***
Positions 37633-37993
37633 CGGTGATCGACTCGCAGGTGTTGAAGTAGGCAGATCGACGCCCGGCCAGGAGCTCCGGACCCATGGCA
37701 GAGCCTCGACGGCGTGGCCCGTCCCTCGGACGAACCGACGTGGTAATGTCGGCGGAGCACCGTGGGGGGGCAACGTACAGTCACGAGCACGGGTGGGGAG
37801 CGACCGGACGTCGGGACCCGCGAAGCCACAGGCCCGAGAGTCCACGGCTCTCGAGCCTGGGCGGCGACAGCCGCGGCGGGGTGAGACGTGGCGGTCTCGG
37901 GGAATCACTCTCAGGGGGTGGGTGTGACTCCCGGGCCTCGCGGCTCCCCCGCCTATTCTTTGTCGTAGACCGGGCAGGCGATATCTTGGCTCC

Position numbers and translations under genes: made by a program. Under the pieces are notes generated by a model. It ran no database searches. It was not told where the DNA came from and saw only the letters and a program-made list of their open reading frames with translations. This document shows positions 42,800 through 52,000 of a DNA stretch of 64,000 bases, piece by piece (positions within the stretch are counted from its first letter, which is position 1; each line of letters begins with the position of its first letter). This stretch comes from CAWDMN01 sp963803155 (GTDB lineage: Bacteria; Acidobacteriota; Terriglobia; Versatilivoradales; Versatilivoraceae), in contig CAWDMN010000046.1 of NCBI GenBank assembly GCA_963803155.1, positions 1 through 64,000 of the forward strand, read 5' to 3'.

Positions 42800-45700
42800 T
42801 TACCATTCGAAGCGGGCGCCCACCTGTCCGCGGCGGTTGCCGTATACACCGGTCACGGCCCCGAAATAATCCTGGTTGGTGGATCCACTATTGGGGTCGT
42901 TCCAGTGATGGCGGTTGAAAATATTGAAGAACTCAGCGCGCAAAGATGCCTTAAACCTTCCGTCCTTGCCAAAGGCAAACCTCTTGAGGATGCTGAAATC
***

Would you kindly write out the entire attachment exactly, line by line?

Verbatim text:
Positions 37633-37993
37633 CGGTGATCGACTCGCAGGTGTTGAAGTAGGCAGATCGACGCCCGGCCAGGAGCTCCGGACCCATGGCA
37701 GAGCCTCGACGGCGTGGCCCGTCCCTCGGACGAACCGACGTGGTAATGTCGGCGGAGCACCGTGGGGGGGCAACGTACAGTCACGAGCACGGGTGGGGAG
37801 CGACCGGACGTCGGGACCCGCGAAGCCACAGGCCCGAGAGTCCACGGCTCTCGAGCCTGGGCGGCGACAGCCGCGGCGGGGTGAGACGTGGCGGTCTCGG
37901 GGAATCACTCTCAGGGGGTGGGTGTGACTCCCGGGCCTCGCGGCTCCCCCGCCTATTCTTTGTCGTAGACCGGGCAGGCGATATCTTGGCTCC

Position numbers and translations under genes: made by a program. Under the pieces are notes generated by a model. It ran no database searches. It was not told where the DNA came from and saw only the letters and a program-made list of their open reading frames with translations. This document shows positions 42,800 through 52,000 of a DNA stretch of 64,000 bases, piece by piece (positions within the stretch are counted from its first letter, which is position 1; each line of letters begins with the position of its first letter). This stretch comes from CAWDMN01 sp963803155 (GTDB lineage: Bacteria; Acidobacteriota; Terriglobia; Versatilivoradales; Versatilivoraceae), in contig CAWDMN010000046.1 of NCBI GenBank assembly GCA_963803155.1, positions 1 through 64,000 of the forward strand, read 5' to 3'.

Positions 42800-45700
42800 T
42801 TACCATTCGAAGCGGGCGCCCACCTGTCCGCGGCGGTTGCCGTATACACCGGTCACGGCCCCGAAATAATCCTGGTTGGTGGATCCACTATTGGGGTCGT
42901 TCCAGTGATGGCGGTTGAAAATATTGAAGAACTCAGCGCGCAAAGATGCCTTAAACCTTCCGTCCTTGCCAAAGGCAAACCTCTTGAGGATGCTGAAATC